Concentration in the Stock Market

Finance is like fashion.

Wait long enough and the same arguments come back in style.

We have the same quarrels about finance topics every few years.

Active vs. passive.

The death of the 60/40 portfolio.

Is this a bubble?

Is this the top (or bottom)?

Another one that’s cropped up again this year is are the market’s gains too concentrated?

Here’s a look at the outsized impact of mega cap tech stocks in the first quarter courtesy of JP Morgan:

The 10 largest stocks were responsible for more than 70% of the gains through the first three months of the year.

Should this worry you as an investor?

Are this year’s gains a house of cards?

Is this normal?

All legitimate questions.

The S&P 500 has certainly become more top-heavy over the years.

Here are the top 10 stocks by market cap every 5 years starting in 1980 including an update with the current weightings:

These things ebb and flow over time but nearly 30% in the top 10 holdings right now is as high as it’s been over the last 40+ years.

It’s also worth pointing out how much turnover there has been over time. There are a select few stocks that stay atop the leaderboard for multiple decades (GE, Microsoft, Exxon, Wal-Mart) but change is the only constant.

The fact that Apple makes up more than 7% of the index with a market cap stands out as well.

The annual DFA Matrix book takes a look at the market caps of country stock markets around the globe:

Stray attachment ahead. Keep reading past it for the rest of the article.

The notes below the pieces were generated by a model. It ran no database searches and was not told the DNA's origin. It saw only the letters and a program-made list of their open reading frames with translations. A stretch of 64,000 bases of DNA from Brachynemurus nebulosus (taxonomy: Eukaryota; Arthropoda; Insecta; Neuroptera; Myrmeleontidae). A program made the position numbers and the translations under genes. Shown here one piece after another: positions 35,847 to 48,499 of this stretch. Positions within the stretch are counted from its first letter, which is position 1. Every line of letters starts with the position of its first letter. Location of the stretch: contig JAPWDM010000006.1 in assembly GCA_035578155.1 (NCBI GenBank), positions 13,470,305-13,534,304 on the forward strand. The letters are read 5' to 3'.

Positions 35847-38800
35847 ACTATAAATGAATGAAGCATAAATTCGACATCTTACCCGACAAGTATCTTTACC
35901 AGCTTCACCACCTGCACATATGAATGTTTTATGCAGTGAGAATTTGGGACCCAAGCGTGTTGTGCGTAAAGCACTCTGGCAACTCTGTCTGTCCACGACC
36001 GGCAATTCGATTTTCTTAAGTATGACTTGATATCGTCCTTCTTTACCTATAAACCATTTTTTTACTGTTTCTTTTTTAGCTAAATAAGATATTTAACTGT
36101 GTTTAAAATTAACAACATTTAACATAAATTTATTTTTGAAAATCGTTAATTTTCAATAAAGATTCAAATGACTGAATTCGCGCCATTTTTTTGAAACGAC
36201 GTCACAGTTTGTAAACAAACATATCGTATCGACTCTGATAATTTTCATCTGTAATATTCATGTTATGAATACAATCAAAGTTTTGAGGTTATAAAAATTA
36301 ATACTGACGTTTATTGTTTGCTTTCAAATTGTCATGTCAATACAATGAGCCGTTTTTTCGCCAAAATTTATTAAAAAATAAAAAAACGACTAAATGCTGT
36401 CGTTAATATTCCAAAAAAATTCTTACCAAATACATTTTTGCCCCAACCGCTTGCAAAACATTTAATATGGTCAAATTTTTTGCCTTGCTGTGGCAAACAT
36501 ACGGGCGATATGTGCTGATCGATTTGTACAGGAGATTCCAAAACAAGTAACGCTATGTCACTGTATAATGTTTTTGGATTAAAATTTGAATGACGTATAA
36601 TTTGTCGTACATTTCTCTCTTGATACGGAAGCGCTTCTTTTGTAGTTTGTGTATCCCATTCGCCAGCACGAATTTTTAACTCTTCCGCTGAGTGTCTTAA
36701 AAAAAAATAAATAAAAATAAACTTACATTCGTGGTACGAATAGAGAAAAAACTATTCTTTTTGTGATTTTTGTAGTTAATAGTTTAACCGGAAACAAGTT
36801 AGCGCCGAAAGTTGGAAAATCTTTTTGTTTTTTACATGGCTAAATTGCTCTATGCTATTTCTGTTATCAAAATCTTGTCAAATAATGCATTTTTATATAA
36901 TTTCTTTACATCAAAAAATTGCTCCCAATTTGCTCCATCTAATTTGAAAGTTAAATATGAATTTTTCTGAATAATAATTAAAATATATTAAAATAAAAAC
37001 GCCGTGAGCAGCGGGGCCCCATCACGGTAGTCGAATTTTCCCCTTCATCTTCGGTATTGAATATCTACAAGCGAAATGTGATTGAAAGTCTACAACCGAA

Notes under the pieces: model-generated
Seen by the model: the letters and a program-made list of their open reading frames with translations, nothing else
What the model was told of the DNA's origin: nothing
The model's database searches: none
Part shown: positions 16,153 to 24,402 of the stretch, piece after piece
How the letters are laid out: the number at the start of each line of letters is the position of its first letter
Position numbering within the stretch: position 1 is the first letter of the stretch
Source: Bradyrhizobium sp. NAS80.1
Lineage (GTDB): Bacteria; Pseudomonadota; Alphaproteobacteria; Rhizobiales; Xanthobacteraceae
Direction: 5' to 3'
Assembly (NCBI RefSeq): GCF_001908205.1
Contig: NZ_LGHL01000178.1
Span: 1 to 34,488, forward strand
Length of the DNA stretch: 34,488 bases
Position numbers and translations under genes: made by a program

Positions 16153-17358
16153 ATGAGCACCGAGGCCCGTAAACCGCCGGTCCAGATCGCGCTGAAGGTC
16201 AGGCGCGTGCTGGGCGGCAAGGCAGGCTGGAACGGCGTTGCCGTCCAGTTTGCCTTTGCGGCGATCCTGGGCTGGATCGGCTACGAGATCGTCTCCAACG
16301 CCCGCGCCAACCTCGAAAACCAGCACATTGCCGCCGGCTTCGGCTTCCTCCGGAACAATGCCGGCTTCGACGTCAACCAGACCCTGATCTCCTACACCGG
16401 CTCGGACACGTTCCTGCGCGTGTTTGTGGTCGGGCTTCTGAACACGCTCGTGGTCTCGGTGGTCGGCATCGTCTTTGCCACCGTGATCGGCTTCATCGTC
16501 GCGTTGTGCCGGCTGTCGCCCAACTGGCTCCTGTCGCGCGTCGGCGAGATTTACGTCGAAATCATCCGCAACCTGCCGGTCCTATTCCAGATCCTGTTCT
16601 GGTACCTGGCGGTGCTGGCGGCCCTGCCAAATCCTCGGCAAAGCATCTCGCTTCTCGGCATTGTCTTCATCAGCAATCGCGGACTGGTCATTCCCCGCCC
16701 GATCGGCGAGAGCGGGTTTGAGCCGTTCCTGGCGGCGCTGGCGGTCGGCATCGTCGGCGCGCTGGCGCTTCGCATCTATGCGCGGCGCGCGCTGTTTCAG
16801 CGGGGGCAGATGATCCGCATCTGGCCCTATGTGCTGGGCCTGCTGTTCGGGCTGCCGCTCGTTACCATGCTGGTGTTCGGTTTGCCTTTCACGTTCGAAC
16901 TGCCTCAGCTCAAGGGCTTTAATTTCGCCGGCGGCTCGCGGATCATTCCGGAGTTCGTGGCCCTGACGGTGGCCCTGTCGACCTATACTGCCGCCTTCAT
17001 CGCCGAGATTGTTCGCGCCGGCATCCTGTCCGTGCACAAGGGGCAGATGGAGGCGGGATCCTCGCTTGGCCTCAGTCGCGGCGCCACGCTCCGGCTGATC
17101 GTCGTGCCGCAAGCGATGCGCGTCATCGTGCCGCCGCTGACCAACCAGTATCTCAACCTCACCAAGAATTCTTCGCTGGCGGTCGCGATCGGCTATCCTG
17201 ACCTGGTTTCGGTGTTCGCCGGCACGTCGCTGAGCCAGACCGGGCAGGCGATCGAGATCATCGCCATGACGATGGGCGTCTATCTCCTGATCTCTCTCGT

To put Apple’s size in perspective, the company’s $2.6 trillion market cap is the same size as the entire UK stock market, which is comprised of 595 companies. Apple has a bigger market cap than Germany’s stock market and is 65% of Japan’s market cap.

Microsoft, at $2.3 trillion, isn’t too far behind.

The market is more concentrated now than it’s been in some time but it’s not out of the ordinary for the biggest companies to dominate the stock market at times.

Jason Zweig once shared that AT&T made up 13% of the U.S. stock market in the early-1930s. General Motors was 8% of the market in 1928 and IBM had a 7% weighting in 1970 (it was close to that again by 1985).

So this happens.

A lot of this depends on how you look at risk.

Is it really risky to have some of the biggest, best companies in the world carrying the stock market?

Would you prefer the smallest, junkiest companies lead the way?

It’s also true that the rest of the stock market is still holding up despite the fact that the biggest stocks are doing so well.

This is a look at the equal-weighted S&P 500 versus the market-cap-weighted S&P over the past year: